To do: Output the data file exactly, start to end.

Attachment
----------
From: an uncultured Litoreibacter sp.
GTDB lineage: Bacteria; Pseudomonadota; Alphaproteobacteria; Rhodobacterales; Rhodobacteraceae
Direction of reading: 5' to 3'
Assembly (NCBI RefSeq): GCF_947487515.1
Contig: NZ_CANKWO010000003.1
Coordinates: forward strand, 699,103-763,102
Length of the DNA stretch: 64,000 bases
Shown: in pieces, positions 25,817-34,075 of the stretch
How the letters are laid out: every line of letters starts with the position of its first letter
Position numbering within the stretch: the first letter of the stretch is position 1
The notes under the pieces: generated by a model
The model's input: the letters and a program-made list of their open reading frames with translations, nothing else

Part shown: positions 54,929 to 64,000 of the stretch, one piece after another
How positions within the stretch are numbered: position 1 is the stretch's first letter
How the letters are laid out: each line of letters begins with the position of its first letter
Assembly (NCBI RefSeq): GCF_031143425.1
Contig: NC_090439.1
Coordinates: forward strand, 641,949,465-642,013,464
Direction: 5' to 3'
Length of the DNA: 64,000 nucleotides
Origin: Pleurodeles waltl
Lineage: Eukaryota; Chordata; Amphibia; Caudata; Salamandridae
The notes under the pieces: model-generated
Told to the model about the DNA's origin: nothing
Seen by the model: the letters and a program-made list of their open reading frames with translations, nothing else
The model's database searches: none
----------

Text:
From: an uncultured Litoreibacter sp.
GTDB lineage: Bacteria; Pseudomonadota; Alphaproteobacteria; Rhodobacterales; Rhodobacteraceae
Direction of reading: 5' to 3'
Assembly (NCBI RefSeq): GCF_947487515.1
Contig: NZ_CANKWO010000003.1
Coordinates: forward strand, 699,103-763,102
Length of the DNA stretch: 64,000 bases
Shown: in pieces, positions 25,817-34,075 of the stretch
How the letters are laid out: every line of letters starts with the position of its first letter
Position numbering within the stretch: the first letter of the stretch is position 1
The notes under the pieces: generated by a model
The model's input: the letters and a program-made list of their open reading frames with translations, nothing else

Part shown: positions 54,929 to 64,000 of the stretch, one piece after another
How positions within the stretch are numbered: position 1 is the stretch's first letter
How the letters are laid out: each line of letters begins with the position of its first letter
Assembly (NCBI RefSeq): GCF_031143425.1
Contig: NC_090439.1
Coordinates: forward strand, 641,949,465-642,013,464
Direction: 5' to 3'
Length of the DNA: 64,000 nucleotides
Origin: Pleurodeles waltl
Lineage: Eukaryota; Chordata; Amphibia; Caudata; Salamandridae
The notes under the pieces: model-generated
Told to the model about the DNA's origin: nothing
Seen by the model: the letters and a program-made list of their open reading frames with translations, nothing else
The model's database searches: none